Epi Drost was an icon of FC Twente and we were good friends. My massive camarad Patrick Bos who died at a young age and we started out at FC Twente together and I think about these people a lot and the great friendships I have made in football stay with you for the rest of your life and when you think about the special memories it brings a smile to your face when you reflect on your career.
I can imagine in your position as a striker that you came up against many difficult opponents. When you look back could you say which opponents stood out for you in terms of talent and ability?
In terms of opponents. I played against the Brazilians Ronaldo and Romário at PSV Eindhoven and they are a great club who also won the European Cup in 1988. I played with Hans Gillhaus who was an important part of that team and he was an excellent player who I also played against.
If you face a trio of Marco van Basten, Frank Rijkaard and Gerald Vanenburg you know that it is going to be a very tough afternoon and if Dick Schoenaker also plays that makes it even more difficult and it was often a combination of players of Ajax and Feyenoord too. Ruud Gullit could decide games on his own. I was fortunate to face many good opponents during my playing career.
Finally Theo. When you look back could you say who were the coaches and managers who meant a lot to you and played a key role in your development as a professional footballer?
In the first instance I would say Fritz Korbach because he brought me to FC and taught me a lot and we got on really well. He was a no nonsense manager and you could also joke with him but the moment we had to perform you must not have come with excuses because he would then be hard on you and I learned a lot from him. I also learned a lot from Hans Westerhof, especially the tactical elements of football and learning how to read football.
Alex Smith at Aberdeen FC was a really important person for me when I went from FC Groningen to Aberdeen FC and I arrived in a different culture and football culture and he was a real people person and we also got on really well together and he taught me about Scottish football and it is just a shame that I only got to work with him for one season.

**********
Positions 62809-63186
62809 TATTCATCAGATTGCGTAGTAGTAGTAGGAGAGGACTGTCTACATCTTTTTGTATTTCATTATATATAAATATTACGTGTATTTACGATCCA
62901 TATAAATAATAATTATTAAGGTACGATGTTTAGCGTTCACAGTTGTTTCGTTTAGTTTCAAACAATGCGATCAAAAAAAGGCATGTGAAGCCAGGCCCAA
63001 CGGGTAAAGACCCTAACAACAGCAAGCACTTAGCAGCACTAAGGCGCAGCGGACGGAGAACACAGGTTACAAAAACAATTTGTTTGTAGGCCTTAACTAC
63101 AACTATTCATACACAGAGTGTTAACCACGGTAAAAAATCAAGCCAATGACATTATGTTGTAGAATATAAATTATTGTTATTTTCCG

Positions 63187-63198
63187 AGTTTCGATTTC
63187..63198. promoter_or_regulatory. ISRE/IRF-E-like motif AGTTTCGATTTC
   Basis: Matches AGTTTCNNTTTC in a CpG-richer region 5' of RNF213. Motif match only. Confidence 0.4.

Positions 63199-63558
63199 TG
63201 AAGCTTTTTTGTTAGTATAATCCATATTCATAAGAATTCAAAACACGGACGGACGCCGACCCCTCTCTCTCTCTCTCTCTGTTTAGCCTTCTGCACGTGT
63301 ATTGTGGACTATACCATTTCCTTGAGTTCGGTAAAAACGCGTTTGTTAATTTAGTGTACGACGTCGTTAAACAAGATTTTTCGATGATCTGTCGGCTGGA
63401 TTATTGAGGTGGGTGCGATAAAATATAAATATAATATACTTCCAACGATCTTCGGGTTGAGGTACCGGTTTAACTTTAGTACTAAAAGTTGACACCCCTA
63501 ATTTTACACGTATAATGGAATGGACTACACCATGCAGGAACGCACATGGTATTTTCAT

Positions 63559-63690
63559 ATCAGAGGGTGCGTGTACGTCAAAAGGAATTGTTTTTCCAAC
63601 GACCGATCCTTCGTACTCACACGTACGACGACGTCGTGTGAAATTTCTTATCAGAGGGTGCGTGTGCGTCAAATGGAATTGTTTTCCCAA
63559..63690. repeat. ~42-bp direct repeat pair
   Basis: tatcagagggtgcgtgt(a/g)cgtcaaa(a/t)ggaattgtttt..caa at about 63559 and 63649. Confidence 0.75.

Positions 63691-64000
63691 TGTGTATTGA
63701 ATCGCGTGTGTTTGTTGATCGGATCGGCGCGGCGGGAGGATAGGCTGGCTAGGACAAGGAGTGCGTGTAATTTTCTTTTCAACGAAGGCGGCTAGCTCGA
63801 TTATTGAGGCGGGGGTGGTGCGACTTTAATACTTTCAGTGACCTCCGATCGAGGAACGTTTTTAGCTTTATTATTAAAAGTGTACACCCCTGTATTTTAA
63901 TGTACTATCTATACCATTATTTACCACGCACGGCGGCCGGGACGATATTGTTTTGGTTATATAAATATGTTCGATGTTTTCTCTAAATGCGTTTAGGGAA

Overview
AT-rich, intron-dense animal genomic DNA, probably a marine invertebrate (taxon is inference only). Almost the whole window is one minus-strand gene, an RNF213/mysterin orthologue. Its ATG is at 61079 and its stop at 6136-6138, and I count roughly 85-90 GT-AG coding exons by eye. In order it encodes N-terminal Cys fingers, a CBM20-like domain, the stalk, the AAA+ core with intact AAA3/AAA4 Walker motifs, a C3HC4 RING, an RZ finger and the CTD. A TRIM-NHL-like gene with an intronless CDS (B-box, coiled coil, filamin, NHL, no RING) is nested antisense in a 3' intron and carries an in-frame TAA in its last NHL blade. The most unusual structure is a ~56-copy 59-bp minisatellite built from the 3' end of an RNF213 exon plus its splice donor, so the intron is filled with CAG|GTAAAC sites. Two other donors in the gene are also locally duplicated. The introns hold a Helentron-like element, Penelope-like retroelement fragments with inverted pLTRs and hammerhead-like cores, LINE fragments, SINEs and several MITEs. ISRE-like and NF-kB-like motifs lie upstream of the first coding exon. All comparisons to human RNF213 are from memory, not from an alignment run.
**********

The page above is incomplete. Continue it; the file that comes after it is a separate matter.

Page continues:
Under Hans Meyer at FC Twente I got to learn about the political side of football and that it is not always about the truth in football but sometimes also the business side of it and he was a master in manipulating people to do certain things which is not my style.
I do not play people off each other and Hans Meijer did it well and had a lot of success with it in the Netherlands with FC Twente and also in Germany with Borussia Mönchengladbach too, you don’t have to agree, you experience it, you see it, you pick it up in your system and you analyze and learn apart from that Hans Meyer not a direct manager is that fits with you but that does not always need to be there are many players who do you fit with you as a teammate.
You still learn from them because it is not just the way in which you think and play and see the game that is the key to success, no there are more facets of football that you need and all the other things belong to that not just only needing a good left footballer you also need players that are rock hard and that are capable of kicking a player off the pitch and you also need managers who at the expense of everything regardless of the person dare to take decisions that supporters are maybe not accustomed too but that are necessary at that moment and you must also analyze football like that. It’s about a lot of money and you must use everything that you have experienced and use everything that you have learned and you must never betray your own qualities and if you have created your own vision of football, you must never betray it.
You can always think back to people who did things differently and reacted and took decisions and you can always think if you should or could do things in such a way but if you think about a lot of things in football you become a better manager and I will never forget managers such as Fritz Korbach, Hans Meyer and Hans Westerhof.